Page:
At one point, I even found myself waving my head back and forth to the tune of the DST soundtrack. 

Once the game starts, you get a different happy song during your day travels. At night the music dissipates and you’re just left with the sounds of the darkness.

Each sound effect feels very appropriate and realistic. Chopping down a tree sounded like chopping down a tree. When the torch was lit, I could almost feel the heat of the fire. There’s also a good mix of goofiness in the sounds made by critters on the map.

Overall, A+ to the audio team behind these noises!

Character selection is interesting

The game had 13 characters to choose from, 3 locked characters and an option to pick a character at random. Each character has its own short description, some more helpful than others.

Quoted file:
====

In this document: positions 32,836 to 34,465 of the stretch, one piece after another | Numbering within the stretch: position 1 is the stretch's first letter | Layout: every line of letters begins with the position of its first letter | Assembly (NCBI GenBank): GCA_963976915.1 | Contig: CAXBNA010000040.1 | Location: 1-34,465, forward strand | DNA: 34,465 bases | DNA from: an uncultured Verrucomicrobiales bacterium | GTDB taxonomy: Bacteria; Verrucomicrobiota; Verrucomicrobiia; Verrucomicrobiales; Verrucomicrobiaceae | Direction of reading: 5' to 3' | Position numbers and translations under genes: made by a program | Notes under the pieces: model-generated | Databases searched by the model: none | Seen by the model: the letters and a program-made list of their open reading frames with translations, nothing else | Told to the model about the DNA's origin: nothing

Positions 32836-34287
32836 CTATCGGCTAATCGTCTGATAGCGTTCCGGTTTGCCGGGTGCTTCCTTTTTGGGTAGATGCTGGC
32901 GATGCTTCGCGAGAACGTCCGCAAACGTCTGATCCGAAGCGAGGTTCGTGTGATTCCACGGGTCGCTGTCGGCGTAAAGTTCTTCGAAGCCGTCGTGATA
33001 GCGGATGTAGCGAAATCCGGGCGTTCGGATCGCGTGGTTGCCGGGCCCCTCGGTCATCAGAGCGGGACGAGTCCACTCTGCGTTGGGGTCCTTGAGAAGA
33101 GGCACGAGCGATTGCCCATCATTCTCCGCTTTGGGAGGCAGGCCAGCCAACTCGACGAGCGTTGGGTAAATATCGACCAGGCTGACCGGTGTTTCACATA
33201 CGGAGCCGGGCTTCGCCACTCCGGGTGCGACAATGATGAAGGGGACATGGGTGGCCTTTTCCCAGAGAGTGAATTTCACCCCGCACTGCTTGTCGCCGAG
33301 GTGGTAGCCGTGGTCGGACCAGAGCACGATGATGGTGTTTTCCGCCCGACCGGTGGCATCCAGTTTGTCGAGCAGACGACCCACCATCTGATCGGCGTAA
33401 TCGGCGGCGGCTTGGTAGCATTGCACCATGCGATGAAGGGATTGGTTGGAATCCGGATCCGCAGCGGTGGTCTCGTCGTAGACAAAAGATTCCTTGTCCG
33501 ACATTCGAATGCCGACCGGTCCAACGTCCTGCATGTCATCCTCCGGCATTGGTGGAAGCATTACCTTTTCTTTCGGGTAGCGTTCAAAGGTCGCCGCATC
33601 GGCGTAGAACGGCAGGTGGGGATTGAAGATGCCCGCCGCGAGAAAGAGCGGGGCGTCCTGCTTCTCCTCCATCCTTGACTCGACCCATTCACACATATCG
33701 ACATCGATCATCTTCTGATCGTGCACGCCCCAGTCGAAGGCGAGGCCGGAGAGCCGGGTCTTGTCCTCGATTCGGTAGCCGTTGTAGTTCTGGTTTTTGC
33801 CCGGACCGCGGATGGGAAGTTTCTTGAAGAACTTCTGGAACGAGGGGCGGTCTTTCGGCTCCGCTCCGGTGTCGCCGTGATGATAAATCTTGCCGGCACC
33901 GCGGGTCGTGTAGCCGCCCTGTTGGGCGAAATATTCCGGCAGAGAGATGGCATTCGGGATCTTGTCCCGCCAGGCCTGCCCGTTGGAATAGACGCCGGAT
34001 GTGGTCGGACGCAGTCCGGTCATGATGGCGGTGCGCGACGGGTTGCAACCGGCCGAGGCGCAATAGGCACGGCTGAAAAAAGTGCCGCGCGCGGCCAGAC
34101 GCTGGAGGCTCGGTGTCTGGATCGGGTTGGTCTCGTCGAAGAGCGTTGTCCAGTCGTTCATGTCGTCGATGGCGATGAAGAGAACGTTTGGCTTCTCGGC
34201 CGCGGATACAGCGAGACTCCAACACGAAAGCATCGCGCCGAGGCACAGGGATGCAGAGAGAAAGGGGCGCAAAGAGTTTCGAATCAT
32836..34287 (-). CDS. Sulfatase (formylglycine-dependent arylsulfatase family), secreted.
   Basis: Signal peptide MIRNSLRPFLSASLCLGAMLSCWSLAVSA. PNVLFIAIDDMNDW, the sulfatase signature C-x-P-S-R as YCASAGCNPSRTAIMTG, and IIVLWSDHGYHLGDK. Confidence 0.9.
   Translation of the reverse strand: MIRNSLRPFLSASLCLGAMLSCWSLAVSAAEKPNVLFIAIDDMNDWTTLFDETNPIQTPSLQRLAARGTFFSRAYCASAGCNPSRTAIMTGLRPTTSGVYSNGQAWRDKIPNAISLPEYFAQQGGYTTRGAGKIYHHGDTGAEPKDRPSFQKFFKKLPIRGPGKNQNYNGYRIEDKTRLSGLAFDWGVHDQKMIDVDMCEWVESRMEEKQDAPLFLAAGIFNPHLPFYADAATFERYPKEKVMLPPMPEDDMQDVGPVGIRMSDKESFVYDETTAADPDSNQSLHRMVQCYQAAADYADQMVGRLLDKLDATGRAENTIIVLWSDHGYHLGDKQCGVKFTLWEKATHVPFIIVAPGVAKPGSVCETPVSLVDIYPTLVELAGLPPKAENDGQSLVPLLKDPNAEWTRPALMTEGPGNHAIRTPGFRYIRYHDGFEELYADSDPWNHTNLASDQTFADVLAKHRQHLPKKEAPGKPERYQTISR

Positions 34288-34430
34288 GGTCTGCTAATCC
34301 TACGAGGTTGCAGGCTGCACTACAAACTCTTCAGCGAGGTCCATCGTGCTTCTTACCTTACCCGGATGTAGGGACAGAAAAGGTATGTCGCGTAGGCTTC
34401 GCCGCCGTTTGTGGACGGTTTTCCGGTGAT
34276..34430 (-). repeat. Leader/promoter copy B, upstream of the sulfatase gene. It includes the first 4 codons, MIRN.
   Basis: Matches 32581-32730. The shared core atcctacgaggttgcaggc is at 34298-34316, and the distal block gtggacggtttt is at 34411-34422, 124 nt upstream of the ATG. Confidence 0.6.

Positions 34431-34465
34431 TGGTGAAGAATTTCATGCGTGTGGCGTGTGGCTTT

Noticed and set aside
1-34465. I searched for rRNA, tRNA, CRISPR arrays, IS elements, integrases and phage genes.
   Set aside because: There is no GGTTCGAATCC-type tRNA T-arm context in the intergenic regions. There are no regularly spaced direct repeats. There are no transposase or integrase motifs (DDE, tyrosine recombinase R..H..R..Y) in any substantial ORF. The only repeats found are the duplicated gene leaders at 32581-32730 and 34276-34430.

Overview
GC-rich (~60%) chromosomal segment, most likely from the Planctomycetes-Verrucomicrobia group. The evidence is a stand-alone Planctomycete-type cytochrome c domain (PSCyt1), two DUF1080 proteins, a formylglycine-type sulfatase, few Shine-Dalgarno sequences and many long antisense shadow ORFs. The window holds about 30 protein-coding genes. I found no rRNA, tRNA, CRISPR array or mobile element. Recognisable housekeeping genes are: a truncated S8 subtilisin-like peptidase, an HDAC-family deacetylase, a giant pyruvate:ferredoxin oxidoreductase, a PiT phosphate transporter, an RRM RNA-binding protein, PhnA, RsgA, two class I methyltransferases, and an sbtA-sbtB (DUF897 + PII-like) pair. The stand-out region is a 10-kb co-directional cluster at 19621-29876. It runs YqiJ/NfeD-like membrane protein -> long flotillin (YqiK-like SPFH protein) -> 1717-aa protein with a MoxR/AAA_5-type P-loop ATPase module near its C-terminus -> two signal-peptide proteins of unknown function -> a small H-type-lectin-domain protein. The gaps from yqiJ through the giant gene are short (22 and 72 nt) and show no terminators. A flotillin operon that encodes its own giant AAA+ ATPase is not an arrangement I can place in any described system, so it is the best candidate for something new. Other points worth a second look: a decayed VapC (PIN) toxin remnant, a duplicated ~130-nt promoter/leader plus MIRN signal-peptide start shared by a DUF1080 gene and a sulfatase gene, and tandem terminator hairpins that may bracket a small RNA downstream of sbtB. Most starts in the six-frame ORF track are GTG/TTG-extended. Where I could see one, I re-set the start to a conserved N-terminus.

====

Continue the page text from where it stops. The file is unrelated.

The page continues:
Some things were very clearly bad: “Is afraid of monsters and the dark”. Others were less descriptive and borderline useless: “Was once the king of the world”.

Long ago, I watched a Let’s Play that showed a character with a little pumpkin-looking pet. The pumpkin followed around this character and stored things for her. With inventory space being limited, I knew this would be my starting character.

It’d be helpful to see more clearly what the pros and cons of each character are, but this format only adds to the allure of the game.

Don't Starve Together character select screen

There’s a lot going on, immediately

Once you enter a game, you’re just in it. There’s no tutorial, no training grounds, no practice area. You just start out in the wilderness and go.

Sandbox exploration is an incredible thing, but it can also feel overwhelming at first. Flash told us to grab some food so I got to work picking up anything that looked edible.

Once I had a little bit of food in my storage, it was time to gather crafting materials. Forging an ax meant I could chop down trees, gaining precious logs. When I made the pick, I could break down rocks to secure even more building items.